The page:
Last time I was working on Wombat, I was trying to get its Core Data multi-threading use correct. Namely, I stopped sharing one context (NSManagedObjectContext) between all threads, and created a new context for each thread. This meant I didn’t have to lock the context each time it was touched, which resulted in better performance. I thought that it would be simple as that. Core Data would take care of the merging of the multiple contexts, and all would be good.
I was close, but it’s not quite that simple.
The first problem I ran into was the possibility of two different clients, each on its own on thread and thus context, posting the same message. Since contexts aren’t saved until a client disconnects, that would work for the first client who quit, but the second one would run into trouble. It would most likely succeed in its save, assuming it had no merge conflicts, but it would compromise the data integrity of the data store. That is, I shouldn’t have the same post in the database twice. That’s bad.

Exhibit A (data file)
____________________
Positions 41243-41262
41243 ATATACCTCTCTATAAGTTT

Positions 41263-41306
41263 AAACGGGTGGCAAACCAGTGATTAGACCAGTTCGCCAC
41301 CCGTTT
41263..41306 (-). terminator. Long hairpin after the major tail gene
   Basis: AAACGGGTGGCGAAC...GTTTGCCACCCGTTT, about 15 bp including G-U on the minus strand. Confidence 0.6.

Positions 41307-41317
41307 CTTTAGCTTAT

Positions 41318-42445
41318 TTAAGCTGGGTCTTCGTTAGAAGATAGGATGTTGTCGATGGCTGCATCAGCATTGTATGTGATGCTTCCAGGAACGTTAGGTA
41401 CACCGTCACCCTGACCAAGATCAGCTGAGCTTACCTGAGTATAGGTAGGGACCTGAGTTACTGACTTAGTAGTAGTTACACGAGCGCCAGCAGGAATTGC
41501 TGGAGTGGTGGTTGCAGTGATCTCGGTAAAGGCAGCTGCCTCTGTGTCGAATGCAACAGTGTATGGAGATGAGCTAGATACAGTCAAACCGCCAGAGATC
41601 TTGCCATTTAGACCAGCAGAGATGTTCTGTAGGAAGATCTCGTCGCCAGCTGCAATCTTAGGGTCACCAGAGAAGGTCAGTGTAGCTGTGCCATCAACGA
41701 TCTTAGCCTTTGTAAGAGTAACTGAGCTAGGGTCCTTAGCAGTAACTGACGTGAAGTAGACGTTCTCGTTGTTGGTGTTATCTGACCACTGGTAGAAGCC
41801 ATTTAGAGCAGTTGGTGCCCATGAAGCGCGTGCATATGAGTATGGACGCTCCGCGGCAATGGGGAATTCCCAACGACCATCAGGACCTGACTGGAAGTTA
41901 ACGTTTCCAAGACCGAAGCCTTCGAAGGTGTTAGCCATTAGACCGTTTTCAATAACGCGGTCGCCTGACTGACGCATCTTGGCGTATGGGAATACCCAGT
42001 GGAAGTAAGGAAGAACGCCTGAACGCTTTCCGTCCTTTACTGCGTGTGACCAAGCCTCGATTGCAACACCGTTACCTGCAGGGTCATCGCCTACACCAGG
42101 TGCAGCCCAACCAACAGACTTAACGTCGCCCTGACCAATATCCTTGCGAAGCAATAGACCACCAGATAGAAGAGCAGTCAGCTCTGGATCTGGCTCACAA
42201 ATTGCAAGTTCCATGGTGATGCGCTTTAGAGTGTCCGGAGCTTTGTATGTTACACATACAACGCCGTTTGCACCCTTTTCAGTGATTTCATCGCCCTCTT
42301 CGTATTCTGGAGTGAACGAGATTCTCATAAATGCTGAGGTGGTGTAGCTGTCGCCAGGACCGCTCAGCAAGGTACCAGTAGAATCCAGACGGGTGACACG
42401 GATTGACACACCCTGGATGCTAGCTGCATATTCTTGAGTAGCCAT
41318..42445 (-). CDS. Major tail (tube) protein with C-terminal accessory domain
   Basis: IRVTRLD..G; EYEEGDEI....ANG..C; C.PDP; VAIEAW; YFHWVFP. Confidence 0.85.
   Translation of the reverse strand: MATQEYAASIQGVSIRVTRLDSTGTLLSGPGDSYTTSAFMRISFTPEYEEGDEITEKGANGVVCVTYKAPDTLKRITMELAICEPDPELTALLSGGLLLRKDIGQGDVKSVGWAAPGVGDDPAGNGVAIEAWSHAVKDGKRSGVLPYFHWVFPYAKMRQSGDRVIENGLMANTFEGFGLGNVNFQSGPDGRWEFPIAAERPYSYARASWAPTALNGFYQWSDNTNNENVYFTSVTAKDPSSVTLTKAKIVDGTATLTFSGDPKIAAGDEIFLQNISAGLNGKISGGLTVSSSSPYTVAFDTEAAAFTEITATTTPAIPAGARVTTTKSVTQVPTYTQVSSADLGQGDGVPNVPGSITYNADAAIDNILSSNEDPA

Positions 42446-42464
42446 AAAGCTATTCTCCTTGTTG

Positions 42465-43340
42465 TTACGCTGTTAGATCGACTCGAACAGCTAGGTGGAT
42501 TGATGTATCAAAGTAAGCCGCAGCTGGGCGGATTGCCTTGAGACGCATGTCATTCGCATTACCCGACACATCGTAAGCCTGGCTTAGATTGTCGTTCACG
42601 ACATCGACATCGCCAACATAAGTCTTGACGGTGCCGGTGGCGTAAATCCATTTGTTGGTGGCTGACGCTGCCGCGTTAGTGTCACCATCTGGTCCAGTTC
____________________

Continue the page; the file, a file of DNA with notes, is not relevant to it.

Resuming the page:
Now the NNTP protocol specifies that each post should have a unique ID, called a Message-ID. Its simply a blackbox string that is supposed to be globally unique. Typically it is a time stamp concatenated with the local host name, and enclosed in angle brackets (<>). Some NNTP clients attempt to generate the Message-ID themselves, but most are smart and allow the server to generate one on their behalf. That means that the odds of receiving duplicate messages from clients are pretty much nil, although the situation still has to be considered.